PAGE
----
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Women with eating disorders have a significantly higher prevalence of substance use disorders than the general population. The goal of the current study was to assess the temporal pattern of comorbid anorexia nervosa (AN) and alcohol use disorder (AUD) and the impact this ordering has on symptomatology and associated features. Women were placed into one of three groups based on the presence or absence of comorbid AUD and the order of AN and AUD onset in those with both disorders: (1) AN Only, (2) AN First, and (3) AUD First. The groups were compared on psychological symptoms and personality characteristics often associated with AN, AUD, or both using general linear models. Twenty-one percent of women (n = 161) with AN reported a history of AUD with 115 reporting AN onset first and 35 reporting AUD onset first. Women with binge-eating and/or purging type AN were significantly more likely to have AUD. In general, differences were found only between women with AN Only and women with AN and AUD regardless of order of emergence. Women with AN and AUD had higher impulsivity scores and higher prevalence of depression and borderline personality disorder than women with AN Only. Women with AN First scored higher on traits commonly associated with AN, whereas women with comorbid AN and AUD displayed elevations in traits more commonly associated with AUD. Results do not indicate a distinct pattern of symptomatology in comorbid AN and AUD based on the temporal sequence of the disorders.
The National Center on Addiction and Substance Abuse reports that up to 50% of individuals with an eating disorder abuse substances compared with 9% of the general population, and up to 35% of individuals with substance abuse have an eating disorder compared with 3% of the general population (CASA., 2003). The association between substance abuse and eating disorders is thought to be strongest with bulimia nervosa (BN) (Gadalla & Piran, 2007; Harrop & Marlatt, 2010; Holderness, Brooks-Gunn, & Warren, 1994). However, substance use disorders, including alcohol use disorders (AUD), also occur in women with anorexia nervosa (AN) (Baker, Mitchell, Neale, & Kendler, 2010; Bulik, et al., 2004; Root, Pinheiro, et al., 2010; Root, Pisetsky, et al., 2010). For example, a recent population-based study indicated that approximately 22% of women with AN have a lifetime history of AUD (Baker, et al., 2010). Although the association between AUD and AN is strongest with AN binge-purge type, the prevalence of AUD in women with AN restricting-type is greater than that found in the general population (Root, Pinheiro, et al., 2010). However, to date, the temporal sequence of comorbid AN and AUD has not been thoroughly examined.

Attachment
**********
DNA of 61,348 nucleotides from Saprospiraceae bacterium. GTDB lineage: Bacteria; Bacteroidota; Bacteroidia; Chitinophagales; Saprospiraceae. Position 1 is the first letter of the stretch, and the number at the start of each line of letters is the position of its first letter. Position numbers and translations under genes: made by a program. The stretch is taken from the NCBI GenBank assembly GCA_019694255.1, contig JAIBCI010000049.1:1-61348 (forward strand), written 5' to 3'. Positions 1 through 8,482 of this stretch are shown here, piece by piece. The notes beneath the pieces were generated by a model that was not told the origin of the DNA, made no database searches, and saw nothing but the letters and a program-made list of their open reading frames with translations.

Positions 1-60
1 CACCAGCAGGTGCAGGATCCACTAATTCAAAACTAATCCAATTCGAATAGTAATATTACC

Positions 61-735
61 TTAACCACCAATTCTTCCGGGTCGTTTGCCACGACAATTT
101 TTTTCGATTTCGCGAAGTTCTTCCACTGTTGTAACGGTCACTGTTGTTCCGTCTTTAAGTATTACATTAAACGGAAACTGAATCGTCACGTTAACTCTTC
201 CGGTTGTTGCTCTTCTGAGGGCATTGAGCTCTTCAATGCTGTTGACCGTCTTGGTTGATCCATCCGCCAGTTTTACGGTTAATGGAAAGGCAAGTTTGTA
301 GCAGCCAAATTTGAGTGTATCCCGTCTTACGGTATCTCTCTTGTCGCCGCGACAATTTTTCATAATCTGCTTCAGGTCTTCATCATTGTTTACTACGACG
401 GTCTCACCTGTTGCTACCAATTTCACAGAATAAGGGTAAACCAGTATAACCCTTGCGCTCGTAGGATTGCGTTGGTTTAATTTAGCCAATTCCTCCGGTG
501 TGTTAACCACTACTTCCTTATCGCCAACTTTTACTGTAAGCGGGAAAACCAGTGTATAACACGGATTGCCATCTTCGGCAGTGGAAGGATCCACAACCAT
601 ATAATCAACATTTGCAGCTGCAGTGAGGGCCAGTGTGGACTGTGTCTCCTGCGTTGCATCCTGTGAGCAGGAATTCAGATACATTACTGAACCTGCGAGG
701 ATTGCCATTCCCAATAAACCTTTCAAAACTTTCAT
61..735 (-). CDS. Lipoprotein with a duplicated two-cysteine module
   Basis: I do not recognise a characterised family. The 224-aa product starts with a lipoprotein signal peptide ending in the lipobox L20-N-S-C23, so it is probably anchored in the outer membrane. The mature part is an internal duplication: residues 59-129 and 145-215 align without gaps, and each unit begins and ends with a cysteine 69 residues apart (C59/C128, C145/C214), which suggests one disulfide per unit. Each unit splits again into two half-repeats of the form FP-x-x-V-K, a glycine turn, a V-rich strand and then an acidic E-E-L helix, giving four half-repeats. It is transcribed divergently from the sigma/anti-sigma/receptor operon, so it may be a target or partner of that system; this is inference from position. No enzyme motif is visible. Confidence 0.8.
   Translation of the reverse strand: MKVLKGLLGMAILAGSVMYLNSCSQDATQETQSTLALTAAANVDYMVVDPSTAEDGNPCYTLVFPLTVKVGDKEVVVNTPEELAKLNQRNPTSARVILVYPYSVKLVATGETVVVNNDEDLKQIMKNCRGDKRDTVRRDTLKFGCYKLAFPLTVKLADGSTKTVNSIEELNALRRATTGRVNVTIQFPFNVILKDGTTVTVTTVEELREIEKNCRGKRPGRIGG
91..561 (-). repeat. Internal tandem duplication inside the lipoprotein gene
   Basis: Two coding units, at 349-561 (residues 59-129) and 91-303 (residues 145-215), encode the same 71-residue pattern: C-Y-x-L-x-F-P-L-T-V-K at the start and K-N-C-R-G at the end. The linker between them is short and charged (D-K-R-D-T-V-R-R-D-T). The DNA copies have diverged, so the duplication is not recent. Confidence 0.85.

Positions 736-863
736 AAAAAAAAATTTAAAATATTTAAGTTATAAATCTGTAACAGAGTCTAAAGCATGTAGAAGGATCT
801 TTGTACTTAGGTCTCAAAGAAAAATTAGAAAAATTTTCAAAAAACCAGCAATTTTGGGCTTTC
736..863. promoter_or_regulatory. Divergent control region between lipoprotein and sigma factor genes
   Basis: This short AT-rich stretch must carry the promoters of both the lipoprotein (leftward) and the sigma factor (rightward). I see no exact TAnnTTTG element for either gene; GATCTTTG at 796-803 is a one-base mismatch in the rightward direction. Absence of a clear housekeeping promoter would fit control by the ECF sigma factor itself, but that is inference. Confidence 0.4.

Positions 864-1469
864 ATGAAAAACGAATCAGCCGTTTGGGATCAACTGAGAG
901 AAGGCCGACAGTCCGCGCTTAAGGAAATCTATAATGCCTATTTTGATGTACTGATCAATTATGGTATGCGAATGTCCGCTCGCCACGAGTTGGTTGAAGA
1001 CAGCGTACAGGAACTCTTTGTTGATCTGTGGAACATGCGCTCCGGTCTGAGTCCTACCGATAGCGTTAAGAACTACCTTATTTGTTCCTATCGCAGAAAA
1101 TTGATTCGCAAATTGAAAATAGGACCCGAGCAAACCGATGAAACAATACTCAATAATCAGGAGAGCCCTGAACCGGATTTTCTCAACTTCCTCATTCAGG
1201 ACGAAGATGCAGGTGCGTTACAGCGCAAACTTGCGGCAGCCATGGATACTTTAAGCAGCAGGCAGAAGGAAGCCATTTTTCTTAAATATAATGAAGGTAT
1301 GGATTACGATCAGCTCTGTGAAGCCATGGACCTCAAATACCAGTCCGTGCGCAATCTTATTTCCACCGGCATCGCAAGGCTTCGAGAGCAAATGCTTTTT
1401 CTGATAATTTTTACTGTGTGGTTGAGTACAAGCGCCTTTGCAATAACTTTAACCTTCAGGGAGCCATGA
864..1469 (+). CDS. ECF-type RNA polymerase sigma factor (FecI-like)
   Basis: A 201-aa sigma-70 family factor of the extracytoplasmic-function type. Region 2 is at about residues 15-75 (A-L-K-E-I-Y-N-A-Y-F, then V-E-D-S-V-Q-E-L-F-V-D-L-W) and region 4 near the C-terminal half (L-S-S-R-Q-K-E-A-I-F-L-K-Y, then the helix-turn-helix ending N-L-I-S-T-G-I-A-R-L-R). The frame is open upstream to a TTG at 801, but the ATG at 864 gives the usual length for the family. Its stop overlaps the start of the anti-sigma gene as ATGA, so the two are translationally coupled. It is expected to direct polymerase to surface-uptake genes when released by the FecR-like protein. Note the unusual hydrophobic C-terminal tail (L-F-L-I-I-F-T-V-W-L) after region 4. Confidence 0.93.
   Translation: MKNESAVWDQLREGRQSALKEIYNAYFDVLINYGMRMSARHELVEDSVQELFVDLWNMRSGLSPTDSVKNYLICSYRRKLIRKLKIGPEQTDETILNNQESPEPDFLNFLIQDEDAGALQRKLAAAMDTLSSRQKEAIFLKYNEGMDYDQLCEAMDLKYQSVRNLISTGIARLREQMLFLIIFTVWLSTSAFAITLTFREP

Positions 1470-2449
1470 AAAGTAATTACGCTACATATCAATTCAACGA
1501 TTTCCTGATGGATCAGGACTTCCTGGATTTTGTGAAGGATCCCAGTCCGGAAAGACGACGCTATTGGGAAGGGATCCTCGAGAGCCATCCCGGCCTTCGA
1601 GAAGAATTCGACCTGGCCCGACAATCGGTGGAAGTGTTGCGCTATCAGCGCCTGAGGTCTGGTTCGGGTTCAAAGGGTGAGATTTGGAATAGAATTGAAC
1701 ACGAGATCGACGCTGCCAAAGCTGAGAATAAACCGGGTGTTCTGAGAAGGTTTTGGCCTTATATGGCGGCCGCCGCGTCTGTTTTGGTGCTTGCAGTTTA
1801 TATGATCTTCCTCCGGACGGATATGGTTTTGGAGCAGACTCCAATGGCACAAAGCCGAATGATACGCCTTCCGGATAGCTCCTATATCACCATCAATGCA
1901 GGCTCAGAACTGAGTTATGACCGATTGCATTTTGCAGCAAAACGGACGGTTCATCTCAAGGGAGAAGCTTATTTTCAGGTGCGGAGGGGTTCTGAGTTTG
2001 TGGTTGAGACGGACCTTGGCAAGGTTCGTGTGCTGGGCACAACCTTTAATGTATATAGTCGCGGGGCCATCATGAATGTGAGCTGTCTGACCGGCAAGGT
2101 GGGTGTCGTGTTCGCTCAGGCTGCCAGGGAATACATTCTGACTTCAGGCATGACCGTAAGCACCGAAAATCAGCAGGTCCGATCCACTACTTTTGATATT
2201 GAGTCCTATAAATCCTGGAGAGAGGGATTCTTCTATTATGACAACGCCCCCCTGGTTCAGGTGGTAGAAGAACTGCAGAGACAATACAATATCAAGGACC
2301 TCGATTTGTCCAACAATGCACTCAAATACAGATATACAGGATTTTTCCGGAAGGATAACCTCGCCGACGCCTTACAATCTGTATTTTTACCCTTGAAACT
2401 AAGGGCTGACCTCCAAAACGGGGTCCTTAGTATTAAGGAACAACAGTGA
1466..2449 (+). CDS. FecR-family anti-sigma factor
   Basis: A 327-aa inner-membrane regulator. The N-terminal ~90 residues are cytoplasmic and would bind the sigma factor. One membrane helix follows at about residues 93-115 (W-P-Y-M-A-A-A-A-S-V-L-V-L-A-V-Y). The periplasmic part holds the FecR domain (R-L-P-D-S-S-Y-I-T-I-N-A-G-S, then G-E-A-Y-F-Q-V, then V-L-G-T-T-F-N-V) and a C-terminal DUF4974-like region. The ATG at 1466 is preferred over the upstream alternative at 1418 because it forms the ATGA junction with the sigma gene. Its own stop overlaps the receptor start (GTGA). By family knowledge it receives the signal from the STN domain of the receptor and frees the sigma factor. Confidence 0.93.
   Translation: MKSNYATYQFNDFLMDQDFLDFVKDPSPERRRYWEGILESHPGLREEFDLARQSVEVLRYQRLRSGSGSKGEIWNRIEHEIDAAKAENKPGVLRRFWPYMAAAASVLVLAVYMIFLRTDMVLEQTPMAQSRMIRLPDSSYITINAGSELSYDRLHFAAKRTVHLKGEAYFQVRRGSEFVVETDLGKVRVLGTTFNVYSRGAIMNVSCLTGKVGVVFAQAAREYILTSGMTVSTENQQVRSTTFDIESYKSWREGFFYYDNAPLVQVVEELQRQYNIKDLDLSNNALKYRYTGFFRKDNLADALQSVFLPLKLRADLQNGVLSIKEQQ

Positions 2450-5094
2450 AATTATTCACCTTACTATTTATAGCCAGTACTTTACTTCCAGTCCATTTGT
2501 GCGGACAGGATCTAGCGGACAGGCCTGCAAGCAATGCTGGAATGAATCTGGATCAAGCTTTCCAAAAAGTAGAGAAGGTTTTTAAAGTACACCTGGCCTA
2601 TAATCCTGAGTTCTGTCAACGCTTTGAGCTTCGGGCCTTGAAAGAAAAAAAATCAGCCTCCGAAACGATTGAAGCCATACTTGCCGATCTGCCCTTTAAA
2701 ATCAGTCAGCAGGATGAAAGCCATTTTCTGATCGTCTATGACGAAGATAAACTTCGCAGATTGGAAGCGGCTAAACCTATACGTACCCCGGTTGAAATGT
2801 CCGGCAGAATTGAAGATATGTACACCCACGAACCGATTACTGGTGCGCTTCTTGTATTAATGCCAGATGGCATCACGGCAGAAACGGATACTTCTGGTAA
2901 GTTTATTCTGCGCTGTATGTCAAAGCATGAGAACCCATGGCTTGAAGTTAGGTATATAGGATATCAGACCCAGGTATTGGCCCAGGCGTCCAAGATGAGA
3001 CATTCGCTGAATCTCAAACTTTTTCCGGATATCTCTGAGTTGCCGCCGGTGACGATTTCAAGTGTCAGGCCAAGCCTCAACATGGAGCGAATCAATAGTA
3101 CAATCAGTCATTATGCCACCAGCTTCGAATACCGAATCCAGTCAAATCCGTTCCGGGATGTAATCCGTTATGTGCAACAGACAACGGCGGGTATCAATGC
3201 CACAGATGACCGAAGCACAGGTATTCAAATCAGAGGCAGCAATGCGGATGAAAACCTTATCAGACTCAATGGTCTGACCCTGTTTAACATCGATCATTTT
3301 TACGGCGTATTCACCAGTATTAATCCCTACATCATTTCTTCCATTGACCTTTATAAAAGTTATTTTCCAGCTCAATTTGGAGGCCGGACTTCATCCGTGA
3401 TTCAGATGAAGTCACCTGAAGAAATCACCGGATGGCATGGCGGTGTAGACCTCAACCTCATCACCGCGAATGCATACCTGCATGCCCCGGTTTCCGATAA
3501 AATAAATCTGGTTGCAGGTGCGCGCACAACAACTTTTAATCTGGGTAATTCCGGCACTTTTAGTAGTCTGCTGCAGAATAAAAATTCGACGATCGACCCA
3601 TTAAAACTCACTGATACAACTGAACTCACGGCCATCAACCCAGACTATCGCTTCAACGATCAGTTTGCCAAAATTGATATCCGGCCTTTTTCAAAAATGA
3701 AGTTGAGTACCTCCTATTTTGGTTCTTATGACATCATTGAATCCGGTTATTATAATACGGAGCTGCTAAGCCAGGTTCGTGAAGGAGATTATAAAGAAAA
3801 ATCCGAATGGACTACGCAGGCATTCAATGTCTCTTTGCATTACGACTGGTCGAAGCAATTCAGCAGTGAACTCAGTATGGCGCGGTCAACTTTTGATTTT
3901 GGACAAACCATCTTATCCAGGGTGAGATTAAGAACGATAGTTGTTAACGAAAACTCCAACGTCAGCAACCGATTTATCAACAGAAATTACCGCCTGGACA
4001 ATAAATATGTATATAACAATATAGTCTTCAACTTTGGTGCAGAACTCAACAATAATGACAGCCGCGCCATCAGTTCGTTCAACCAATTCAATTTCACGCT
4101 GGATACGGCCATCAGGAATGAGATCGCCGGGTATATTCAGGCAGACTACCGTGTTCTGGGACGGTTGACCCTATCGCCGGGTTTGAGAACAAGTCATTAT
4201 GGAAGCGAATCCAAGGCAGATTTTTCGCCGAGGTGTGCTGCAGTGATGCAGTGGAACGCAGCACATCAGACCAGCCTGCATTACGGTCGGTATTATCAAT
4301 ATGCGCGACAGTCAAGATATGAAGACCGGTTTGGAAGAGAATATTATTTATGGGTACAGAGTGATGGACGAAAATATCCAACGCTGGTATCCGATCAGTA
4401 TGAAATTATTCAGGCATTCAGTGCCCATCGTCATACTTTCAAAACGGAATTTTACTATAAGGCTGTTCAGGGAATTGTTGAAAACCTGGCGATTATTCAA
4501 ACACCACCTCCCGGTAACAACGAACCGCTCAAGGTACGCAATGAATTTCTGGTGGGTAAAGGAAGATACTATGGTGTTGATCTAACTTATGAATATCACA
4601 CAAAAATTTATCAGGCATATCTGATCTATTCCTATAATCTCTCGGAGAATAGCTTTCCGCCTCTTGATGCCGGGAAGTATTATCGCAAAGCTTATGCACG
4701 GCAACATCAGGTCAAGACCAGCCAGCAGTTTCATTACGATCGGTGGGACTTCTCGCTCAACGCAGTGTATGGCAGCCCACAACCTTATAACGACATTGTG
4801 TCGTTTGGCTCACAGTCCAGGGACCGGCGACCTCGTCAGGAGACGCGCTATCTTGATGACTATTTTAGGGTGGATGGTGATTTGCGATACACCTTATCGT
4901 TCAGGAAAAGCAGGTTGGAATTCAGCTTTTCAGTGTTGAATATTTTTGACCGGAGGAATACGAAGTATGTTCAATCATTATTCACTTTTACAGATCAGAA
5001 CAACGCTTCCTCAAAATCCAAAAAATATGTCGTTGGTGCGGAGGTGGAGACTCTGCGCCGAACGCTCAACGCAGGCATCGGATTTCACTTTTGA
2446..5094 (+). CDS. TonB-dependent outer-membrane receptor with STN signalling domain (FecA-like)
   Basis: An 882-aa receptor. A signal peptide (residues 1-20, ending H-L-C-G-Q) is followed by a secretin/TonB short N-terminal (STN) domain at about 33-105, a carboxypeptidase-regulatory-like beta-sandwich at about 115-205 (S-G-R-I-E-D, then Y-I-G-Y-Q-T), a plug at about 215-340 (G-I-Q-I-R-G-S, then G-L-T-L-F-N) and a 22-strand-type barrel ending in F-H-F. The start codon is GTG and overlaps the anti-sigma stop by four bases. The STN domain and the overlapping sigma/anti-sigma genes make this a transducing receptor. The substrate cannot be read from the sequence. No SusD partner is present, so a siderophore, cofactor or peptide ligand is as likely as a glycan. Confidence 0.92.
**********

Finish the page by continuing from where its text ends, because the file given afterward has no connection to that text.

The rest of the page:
Longitudinal studies indicate that women who initially present with an eating disorder are at risk for AUD over a prolonged period of time. Over the course of nine years, Franko and colleagues (Franko, et al., 2005) found that 10% of women with an eating disorder reported onset of AUD after their initial presentation for eating disorder treatment. Similarly, in a 10-year follow-up of male and female adolescents (90% female) hospitalized for AN, 8% developed a new onset AUD (Strober, Freeman, Bower, & Rigali, 1996). The association and risk for comorbid AN and AUD is particularly important as there is substantial mortality in women with this comorbid presentation (Keel, et al., 2003; Suzuki, Takeda, & Yoshino, 2011).
Of those women with comorbid AN and AUD, approximately 50% report AN onset prior to AUD onset whereas approximately 30% report AUD onset prior to AN onset (Baker, et al., 2010; Bulik, et al., 2004). Yet, few large-scale studies have addressed how chronology of onset influences the nature of symptoms, associated features, and additional comorbidities. One study revealed that AUD onset prior to AN onset is associated with increased reports of parental criticism (Bulik, et al., 2004). Women with comorbid AN and AUD also report increased motor impulsivity, perfectionism, and parental criticism and expectations as well as greater frequency of major depressive disorder, obsessive compulsive disorder, post-traumatic stress disorder, social phobia, specific phobias, and borderline personality disorder (Bulik, et al., 2004; Wiseman, et al., 1999).